This is probably an extreme example of one of the conceits of the religious right, which is that the United States was founded by Christians for Christians, and that our laws and policies should be based on the Christian faith. However, like many beliefs of the religious right, it is based purely on wishful thinking with no basis in historical fact.
It's true that "In God we Trust" is the official motto of the United States, but that was only adopted in 1956. The phrase did not appear on any money until 1864.
The Pledge of Allegiance as it was composed in 1892 and adopted by Congress in 1942 did not contain the phrase "under God." That phrase was added by Congress in 1954.
Most significant is that in 1797, just seven years after the Constitution of the United States was ratified, the Senate unanimously ratifed, and President John Adams signed, a treaty with Tripoli which contained the following Article 11:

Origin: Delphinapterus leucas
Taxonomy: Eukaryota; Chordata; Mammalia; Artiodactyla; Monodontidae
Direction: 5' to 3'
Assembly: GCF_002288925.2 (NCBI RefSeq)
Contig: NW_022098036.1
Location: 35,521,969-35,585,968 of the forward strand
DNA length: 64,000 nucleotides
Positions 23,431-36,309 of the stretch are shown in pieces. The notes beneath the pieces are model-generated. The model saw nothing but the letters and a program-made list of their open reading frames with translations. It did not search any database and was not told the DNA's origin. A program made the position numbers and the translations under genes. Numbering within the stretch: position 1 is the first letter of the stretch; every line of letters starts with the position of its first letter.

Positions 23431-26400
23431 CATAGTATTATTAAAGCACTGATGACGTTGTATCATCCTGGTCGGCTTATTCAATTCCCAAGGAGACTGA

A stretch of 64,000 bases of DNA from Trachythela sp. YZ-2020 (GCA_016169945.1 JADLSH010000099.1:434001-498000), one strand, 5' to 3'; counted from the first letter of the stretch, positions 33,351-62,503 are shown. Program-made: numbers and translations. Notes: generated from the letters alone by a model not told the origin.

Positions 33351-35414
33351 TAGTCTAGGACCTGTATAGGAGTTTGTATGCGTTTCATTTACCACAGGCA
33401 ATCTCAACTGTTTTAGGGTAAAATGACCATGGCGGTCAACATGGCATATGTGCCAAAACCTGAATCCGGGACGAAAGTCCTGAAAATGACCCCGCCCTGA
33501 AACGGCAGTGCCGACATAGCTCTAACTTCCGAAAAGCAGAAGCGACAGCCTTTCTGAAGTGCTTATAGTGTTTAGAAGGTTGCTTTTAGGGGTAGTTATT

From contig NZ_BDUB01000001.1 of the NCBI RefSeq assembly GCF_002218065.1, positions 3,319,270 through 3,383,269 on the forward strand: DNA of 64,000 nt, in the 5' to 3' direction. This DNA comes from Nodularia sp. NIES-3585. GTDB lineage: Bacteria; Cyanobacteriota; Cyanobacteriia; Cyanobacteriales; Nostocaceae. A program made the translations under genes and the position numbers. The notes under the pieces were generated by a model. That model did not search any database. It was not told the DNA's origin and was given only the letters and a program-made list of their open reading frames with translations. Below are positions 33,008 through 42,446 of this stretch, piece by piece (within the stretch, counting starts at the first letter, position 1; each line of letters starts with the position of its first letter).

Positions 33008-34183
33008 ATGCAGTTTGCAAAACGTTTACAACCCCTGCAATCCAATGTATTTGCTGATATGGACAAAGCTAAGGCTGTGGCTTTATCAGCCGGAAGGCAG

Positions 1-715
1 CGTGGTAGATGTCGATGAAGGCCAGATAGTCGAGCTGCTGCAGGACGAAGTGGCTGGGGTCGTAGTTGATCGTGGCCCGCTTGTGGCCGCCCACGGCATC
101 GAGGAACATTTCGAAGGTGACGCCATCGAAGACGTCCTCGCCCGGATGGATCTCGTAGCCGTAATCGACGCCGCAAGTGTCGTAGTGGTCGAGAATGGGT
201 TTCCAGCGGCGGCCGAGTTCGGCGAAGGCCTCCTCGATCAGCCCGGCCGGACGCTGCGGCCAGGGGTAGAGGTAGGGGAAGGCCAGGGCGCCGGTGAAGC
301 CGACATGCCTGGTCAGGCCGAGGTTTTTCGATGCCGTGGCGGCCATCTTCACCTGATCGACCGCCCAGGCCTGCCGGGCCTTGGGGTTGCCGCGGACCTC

Art. 11. As the Government of the United States of America is not, in any sense, founded on the Christian religion,—as it has in itself no character of enmity against the laws, religion, or tranquility, of Mussulmen [Muslims],—and as the said States never entered into any war or act of hostility against any Mahometan [Muslim] nation, it is declared by the parties that no pretext arising from religious opinions shall ever produce an interruption of the harmony existing between the two countries.The apparent purpose of this article 11 was to assure Muslim nations that United States had no intention of engaging in any religious wars and that there was no reason why the United States would not peacefully co-exist with Muslim nations.
Which is quite a contrast to the rhetoric that is often heard from the right, many of whom might be described as Islamaphobic.